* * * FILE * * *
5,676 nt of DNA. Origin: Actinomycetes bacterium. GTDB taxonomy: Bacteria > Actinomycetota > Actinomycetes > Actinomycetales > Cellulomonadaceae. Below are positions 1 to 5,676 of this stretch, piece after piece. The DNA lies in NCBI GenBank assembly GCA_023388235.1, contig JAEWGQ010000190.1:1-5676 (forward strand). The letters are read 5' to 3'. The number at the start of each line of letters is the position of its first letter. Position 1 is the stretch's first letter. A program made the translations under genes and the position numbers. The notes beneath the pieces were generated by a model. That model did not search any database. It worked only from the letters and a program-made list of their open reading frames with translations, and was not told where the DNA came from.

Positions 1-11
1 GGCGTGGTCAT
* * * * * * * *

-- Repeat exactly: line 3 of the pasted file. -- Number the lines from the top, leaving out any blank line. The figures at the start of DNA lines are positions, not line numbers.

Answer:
1 GGCGTGGTCAT